NAMIBIA: Keetmanshoop to reuse treated wastewater for irrigation

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NAMIBIA: Keetmanshoop to reuse treated wastewater for irrigation ©DedMityay/Shutterstock

In the southern Namibian town of Keetmanshoop, wastewater is seeping into the ground and contaminating the water table. To change this situation in this town of about 20,000 inhabitants, an irrigation project will be implemented through the reuse of treated wastewater.

In order to cope with water stress, the reuse of treated wastewater is an effective solution in the municipality of Keetmanshoop located in southern Namibia. Agriculture is the main economic activity. In this context, an irrigation project will be implemented by recovering about 4,946 cubic meters of wastewater that reach the sewage ponds every day.

“About 300 hectares of land are available around the 12 sewage ponds used in Keetmanshoop. The municipality was looking at feed production as the best option, especially in a country where rainfall patterns have become unpredictable,” says Jegg Christian, strategic director for economic development at the municipality of Keetmanshoop, a town 498 km from the capital Windhoek.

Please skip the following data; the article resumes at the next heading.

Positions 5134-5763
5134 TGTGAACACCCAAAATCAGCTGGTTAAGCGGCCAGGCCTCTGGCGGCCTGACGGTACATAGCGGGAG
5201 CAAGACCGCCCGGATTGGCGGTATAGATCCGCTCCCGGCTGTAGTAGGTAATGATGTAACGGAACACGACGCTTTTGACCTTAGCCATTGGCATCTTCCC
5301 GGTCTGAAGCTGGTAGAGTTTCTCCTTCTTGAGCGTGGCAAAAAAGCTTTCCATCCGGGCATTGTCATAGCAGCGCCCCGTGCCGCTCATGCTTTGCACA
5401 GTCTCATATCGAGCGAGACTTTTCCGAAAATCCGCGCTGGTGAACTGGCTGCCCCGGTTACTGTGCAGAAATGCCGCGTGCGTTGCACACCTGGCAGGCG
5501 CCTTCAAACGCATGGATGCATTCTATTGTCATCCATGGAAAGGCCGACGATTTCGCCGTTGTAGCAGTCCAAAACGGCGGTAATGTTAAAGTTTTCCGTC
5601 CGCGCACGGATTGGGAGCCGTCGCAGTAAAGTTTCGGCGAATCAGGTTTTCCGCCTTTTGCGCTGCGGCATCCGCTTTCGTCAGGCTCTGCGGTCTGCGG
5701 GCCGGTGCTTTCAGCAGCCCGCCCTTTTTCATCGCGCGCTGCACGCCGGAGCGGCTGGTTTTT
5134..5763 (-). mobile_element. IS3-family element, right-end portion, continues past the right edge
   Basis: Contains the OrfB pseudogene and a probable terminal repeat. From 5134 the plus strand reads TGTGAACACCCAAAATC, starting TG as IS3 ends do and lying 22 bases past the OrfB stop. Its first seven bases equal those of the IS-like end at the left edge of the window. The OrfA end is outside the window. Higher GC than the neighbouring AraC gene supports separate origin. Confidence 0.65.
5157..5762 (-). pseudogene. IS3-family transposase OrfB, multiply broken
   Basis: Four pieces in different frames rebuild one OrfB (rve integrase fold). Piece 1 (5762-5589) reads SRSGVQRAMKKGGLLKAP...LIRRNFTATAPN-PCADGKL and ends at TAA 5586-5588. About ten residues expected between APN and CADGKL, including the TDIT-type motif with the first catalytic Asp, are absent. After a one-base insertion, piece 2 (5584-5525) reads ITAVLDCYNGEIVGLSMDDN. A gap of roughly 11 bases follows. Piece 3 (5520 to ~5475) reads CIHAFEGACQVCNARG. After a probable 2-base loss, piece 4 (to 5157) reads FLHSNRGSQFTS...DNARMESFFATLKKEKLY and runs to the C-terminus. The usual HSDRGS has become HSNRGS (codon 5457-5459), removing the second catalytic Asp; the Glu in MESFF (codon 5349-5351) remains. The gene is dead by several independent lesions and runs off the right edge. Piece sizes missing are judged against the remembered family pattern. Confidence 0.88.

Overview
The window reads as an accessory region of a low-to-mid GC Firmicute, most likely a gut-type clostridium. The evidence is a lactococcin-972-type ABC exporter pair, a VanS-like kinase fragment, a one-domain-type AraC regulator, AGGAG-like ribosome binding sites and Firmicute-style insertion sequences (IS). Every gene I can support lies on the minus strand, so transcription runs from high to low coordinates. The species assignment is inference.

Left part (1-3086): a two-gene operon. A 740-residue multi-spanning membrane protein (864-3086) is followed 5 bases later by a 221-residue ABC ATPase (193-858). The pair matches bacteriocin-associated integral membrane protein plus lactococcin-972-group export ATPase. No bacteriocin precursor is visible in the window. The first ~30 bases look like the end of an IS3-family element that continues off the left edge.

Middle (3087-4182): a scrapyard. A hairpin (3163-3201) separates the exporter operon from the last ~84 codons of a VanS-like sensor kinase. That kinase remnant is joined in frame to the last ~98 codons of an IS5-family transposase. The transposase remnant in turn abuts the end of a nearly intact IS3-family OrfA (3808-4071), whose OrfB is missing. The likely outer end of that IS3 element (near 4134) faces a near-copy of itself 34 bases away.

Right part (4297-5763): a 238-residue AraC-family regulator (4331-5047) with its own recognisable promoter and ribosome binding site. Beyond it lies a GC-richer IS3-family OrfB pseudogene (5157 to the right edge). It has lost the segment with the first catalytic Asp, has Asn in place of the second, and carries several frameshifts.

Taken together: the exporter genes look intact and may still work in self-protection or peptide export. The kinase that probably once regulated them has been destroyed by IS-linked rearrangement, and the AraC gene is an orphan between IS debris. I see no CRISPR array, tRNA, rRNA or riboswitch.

Read also- NAMIBIA: Impending drought worries farmers in the north

Reusing treated wastewater will allow local farmers to avoid some of the costs of pumping groundwater. However, local authorities say that relining the ponds will be necessary and will cost about N$2 million (US$135,000) to build a pumping station.

According to the Keetmanshoop municipality, the recovery and commercial reuse of treated wastewater will be useful for agricultural purposes and for watering local parks, stadiums, gardens and public spaces. According to the Food and Agriculture Organization of the United Nations (FAO), recycling urban wastewater for food agriculture mitigates water shortages and reduces water pollution. “Water with care can provide a “triple dividend” for urban users, farmers and the environment. It can also mitigate competition for water between cities and agriculture in regions suffering from shortages and help address the problem of urban effluents and related pollution,” says the former deputy director of FAO’s Land and Water Division, Pasquale Steduto.

Benoit-Ivan Wansi 

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